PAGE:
- Red-winged Blackbirds - Agelaius phoeniceus
- Eastern Blue Birds - Sialia sialis
- Blue Jays - Cyanocitta cristata
- Northern Cardinals - Cardinalis cardinalis
- Black-capped Chickadees - Parus atricapillus
- Brown-headed Cowbirds - Molothrus ater
- American Crows - Corvus brachyrhynchos(?)
- Doves (Rock/Mourning?) - Columba livia/Zenaida macroura
- Indigo Bunting (?) - Passerina cyanea
- Purple Finches - Carpodacus purpureus
- American Goldfinches - Carduelis tristis
- Canada Geese - Branta canadensis
- Grackles (Common?) - Quiscalus quiscula
- Rose-Breasted Grosbeaks - Pheucticus ludovicianus
- Dark-eyed Juncos - Junco hyemalis
- Purple Martins - Progne subis
- American Robin - Turdus migratorius (no giggling in the back there...)
- Chipping Sparrows - Spizella passerina
- House Sparrows - Passer domesticus
- European Starlings - Sturnus vulgaris
- Tufted Titmice - Parus bicolor
- Woodpeckers (Red-headed/-bellied?)
- Wrens (Carolina/House/Winter?)
- Vireos - Vireo atricapillus?
Saturday, April 24, 2004
Operation "San Luis":
I recently read the accident investigation report for the Brazilian rocket explosion that occurred on August 22 last year, killing 21 people. The report was released in February, and is available here (in Portuguese, as a 130-page PDF). I posted a note last year on the intended launch date (Aug 25), but much of that post was dedicated to a similar launchpad accident in the Soviet Union.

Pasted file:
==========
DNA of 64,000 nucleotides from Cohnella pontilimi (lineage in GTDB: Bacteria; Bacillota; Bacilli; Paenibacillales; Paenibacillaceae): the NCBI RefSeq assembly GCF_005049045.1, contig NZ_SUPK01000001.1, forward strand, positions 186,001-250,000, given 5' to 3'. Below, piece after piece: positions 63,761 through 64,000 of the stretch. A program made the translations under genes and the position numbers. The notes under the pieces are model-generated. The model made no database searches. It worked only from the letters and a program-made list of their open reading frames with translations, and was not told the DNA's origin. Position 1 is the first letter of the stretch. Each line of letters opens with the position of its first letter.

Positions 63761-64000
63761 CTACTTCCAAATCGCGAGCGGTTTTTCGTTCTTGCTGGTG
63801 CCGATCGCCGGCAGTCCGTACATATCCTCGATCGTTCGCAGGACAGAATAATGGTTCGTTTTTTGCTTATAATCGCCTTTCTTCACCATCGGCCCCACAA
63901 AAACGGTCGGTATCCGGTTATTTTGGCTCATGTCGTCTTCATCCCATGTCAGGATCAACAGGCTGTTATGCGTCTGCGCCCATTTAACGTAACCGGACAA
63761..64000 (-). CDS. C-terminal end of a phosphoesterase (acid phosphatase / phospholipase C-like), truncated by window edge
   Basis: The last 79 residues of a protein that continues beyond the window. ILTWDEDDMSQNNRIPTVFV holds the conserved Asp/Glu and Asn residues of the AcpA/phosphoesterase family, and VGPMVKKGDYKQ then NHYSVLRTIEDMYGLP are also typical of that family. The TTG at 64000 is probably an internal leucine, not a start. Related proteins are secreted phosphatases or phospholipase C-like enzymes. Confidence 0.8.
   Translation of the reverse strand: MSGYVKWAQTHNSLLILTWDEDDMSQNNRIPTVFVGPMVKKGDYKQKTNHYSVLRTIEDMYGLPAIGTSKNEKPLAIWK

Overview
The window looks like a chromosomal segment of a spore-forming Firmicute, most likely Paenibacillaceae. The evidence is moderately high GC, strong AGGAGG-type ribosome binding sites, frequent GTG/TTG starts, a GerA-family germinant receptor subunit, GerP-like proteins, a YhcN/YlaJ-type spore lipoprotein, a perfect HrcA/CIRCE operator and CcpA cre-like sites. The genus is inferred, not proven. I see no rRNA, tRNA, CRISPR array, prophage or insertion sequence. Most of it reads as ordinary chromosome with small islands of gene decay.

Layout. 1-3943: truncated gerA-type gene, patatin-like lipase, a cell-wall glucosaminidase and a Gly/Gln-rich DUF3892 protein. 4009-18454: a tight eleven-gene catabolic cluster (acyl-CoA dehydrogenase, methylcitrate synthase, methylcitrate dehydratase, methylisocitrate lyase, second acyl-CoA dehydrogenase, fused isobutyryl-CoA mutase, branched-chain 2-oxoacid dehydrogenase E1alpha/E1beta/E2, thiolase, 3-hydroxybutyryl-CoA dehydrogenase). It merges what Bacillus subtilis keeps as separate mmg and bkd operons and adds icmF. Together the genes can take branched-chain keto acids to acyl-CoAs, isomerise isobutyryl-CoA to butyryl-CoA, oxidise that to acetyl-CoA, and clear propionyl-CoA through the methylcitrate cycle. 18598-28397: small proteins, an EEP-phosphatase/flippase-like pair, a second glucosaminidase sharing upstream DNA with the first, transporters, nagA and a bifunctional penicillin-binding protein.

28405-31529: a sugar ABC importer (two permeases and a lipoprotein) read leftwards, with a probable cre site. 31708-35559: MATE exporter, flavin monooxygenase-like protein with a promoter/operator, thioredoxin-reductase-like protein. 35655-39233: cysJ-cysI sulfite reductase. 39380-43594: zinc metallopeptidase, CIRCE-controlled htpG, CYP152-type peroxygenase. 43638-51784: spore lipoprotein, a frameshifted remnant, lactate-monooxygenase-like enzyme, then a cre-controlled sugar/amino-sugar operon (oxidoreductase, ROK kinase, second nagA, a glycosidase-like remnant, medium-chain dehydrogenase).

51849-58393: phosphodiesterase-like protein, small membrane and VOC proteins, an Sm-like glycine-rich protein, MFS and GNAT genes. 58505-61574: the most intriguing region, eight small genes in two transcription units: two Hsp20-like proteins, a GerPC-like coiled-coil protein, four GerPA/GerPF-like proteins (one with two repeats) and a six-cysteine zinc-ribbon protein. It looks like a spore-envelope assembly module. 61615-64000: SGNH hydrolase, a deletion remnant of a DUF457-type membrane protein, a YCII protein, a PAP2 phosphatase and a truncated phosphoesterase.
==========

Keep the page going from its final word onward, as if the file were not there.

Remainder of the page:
I will pick up the story from Brazil here. All the pictures included below are from that report, and most are linked to larger versions so that you can see details. The report itself contains many more pictures and diagrams.
The report is a solid piece of failure analysis, done in 172 days by a group of 23 commissioners, 3 of of which were from the science community, 2 as representatives of the victim's families, along with 6 Russian specialists, and 4 other collaborators. The commission took the basic approach mandated by the Brazilian Aeronautical Accident Investigation and Prevention Center (CENIPA), guided by the triptych: man - machine - environment.
The commission looked at several different factors:
- The Meteorological Factor;
- The Materials Factor;
- The Operational Factor; and
- The Human Factor
This is obviously a cursory skip through some very serious material, but I'm not about to translate the whole report, and Babelfish won't do the trick for those of you who are not lusophones. So bear with me.
Brazil is not without experience in rocketry. The country had hosted NASA tracking stations since 1956, and had built its own tracking stations immediately after the launches of Sputnik and Explorer I. By 1964 a national rocket program had been established, and Brazil launched a U.S.-made Nike Apache in December 1965 with Brazilian personnel trained at NASA Wallops and Goddard. By 1967 a completely Brazilian-designed and -built rocket, SONDA I, was capable of taking a 4 kg payload up to 65 km. Two-hundred twenty five SONDA I's had flown when the program ended in 1977.
Building on this experience, and on Canada's Black Brant III, the SONDA II program developed a single-stage 370 kg rocket capable of taking a 20 to 70 kg payload to 100 or 50 km. Sixty-one SONDA II's were launched (no dates are given for the program - the report does note the SONDA II program was "loosely structured" and "poorly documented").